When my daughter started preschool for the first time last month, I was aware it’d be an adjustment and that I’d incur new child care expenses.
What I wasn’t quite prepared for was how my kid’s body would need to adjust to the onslaught of germs she’d come into contact with — and the costs I’d encounter with her being sick on and off for weeks.
I’m lucky in many ways. My daughter hasn’t contracted anything serious. I have a job that provides me with great medical insurance, unlimited sick days and the ability to work from home when needed. My daughter’s grandmothers are usually able to watch her on days I can’t.
But less than a month into the school year, my kid has already been to the doctor twice and missed 2 1/2 days of preschool I still had to pay for. We’re running low on over-the-counter fever reducer, and the $10 bottle of honey-based throat soother I recently purchased is likely going to get thrown out since my child and I both concluded it tastes completely gross.
Having a sick child is tough enough without all the financial considerations. But the reality is many parents have no options but to miss work and forgo pay if their child is sick. Other parents shell out money for a baby sitter or a sick-child care facility.
And that’s on top of copays at the doctor’s office and pharmacy. Parents without medical insurance may have even greater financial expenses.
All that being said, not all illnesses are created equal. Everything doesn’t have to shut down due to a case of the sniffles. So before you pull your kid out from school to see a doctor, here is what the American Academy of Pediatrics wants you to know about children, school and sickness.
When Your Child Should Miss School
Sometimes it’ll be obvious when you need to keep your sick kid home from school. Other times, it may not be so simple, like when your kid complains of a stomachache the morning of a big test.
You should certainly check the sick-child policy at your kid’s school or child care center when deciding whether to keep a child home. The American Academy of Pediatrics also offers advice on the matter.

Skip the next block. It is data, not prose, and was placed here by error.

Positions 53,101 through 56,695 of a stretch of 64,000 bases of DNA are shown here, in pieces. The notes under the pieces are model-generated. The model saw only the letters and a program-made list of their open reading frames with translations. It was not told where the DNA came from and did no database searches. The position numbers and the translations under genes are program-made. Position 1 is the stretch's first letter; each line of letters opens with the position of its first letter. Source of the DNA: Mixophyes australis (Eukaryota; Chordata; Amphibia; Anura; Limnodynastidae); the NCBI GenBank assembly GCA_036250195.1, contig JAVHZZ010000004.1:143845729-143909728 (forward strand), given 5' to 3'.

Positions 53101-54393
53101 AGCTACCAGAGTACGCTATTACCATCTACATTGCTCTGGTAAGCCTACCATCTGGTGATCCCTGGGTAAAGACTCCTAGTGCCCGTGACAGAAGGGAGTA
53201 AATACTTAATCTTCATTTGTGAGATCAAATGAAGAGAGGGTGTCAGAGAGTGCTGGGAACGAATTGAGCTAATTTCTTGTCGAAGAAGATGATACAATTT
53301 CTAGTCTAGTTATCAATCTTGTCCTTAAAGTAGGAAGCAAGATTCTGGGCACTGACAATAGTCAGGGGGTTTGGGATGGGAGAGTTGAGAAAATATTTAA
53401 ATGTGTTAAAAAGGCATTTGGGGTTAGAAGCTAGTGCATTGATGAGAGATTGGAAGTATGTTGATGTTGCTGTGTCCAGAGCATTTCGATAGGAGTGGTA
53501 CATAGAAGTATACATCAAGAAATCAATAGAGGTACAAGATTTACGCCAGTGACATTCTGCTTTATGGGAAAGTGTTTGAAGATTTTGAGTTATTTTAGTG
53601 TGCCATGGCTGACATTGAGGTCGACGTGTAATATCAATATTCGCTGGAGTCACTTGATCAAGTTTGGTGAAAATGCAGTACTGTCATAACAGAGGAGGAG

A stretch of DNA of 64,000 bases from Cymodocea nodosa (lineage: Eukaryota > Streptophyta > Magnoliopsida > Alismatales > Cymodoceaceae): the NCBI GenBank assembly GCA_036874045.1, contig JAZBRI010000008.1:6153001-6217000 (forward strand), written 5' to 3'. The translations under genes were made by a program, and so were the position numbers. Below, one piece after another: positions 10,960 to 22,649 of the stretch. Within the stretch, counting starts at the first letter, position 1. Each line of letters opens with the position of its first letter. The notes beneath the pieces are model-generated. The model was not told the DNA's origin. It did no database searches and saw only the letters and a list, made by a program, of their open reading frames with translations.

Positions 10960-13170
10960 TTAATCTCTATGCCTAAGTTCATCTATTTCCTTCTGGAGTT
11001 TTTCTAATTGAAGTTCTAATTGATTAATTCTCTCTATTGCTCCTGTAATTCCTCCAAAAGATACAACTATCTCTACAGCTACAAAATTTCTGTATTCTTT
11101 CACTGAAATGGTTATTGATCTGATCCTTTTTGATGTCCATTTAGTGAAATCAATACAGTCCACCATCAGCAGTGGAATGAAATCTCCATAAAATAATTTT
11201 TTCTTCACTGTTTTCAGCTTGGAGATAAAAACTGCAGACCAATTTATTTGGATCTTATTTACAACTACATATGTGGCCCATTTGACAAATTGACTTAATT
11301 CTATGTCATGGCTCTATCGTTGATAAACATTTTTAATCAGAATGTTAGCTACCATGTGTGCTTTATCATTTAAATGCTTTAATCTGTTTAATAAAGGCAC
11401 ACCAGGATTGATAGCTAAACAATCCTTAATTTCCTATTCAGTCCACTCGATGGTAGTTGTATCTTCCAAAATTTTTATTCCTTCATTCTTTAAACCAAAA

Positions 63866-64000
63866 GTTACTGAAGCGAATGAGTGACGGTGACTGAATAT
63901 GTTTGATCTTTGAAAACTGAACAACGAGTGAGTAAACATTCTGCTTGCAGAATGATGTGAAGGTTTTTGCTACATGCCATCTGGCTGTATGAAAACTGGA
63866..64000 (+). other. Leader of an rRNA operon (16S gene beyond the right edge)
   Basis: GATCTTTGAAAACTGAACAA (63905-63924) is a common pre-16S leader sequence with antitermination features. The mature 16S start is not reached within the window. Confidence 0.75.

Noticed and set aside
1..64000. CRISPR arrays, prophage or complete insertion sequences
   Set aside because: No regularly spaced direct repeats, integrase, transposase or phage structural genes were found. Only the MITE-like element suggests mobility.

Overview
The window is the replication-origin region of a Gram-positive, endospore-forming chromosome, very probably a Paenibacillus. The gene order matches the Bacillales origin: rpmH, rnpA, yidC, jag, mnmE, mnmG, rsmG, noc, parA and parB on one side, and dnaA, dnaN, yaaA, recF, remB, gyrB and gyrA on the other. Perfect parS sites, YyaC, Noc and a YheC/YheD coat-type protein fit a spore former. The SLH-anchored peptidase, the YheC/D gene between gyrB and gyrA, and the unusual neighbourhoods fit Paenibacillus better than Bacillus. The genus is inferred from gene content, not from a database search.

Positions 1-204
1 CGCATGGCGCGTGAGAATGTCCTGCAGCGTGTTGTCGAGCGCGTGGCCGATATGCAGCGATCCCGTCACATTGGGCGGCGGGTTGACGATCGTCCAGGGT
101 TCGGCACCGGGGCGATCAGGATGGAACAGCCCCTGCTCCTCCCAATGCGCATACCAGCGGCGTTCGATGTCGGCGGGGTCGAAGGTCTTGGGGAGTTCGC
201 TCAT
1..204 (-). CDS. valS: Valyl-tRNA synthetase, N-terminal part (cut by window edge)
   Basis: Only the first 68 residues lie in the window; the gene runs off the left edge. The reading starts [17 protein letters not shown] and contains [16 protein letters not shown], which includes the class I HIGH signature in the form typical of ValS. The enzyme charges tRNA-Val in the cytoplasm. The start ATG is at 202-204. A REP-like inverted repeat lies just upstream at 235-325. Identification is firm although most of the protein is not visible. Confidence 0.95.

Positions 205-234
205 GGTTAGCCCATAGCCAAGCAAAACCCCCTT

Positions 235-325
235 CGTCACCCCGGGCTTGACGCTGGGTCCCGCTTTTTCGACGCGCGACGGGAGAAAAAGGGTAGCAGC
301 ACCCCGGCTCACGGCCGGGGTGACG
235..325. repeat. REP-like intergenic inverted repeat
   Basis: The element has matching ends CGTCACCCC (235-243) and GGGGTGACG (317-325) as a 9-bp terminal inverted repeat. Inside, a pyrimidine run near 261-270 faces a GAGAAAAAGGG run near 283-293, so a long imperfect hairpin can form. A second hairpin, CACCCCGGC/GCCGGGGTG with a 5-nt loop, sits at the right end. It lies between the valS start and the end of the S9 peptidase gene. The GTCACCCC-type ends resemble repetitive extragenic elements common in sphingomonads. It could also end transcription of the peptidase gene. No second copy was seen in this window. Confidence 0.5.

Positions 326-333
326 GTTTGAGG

The organization states children should stay home from a school or child care facility if their condition:
- Prevents them from comfortably taking part in activities.
- Puts others at risk of contracting harmful diseases.
- Requires care greater than teachers or staff can provide without compromising the health or safety of other children in the class.
The pediatricians’ group outlines which symptoms indicate a child should be excluded from school, such as a fever over 101°F, vomiting more than once in the past 24 hours or a quickly spreading rash. It also describes which symptoms are acceptable in group settings, like runny noses, coughs, eye discharge and common colds.
“In general, a child with a little bit of a runny nose who doesn’t have a fever can play, can concentrate, can eat, can drink — that child is fine to be at school,” said Dr. Jaime Friedman, a San Diego pediatrician, mother of two and American Academy of Pediatrics spokeswoman. “I think a missed day of work and a missed day of school isn’t necessary for a child who’s otherwise very well. Obviously, with a fever, they’re going to stay home.”
She said most schools advise parents to keep ill children home from school until they’ve been fever-free for 24 hours.
The academy has specific guidelines on how long children with conditions such as strep throat, lice, scabies, ringworm and chicken pox should remain home from school.
Check with your child’s pediatrician or read the academy’s recommendations for guidance on how long your kid may need to be out.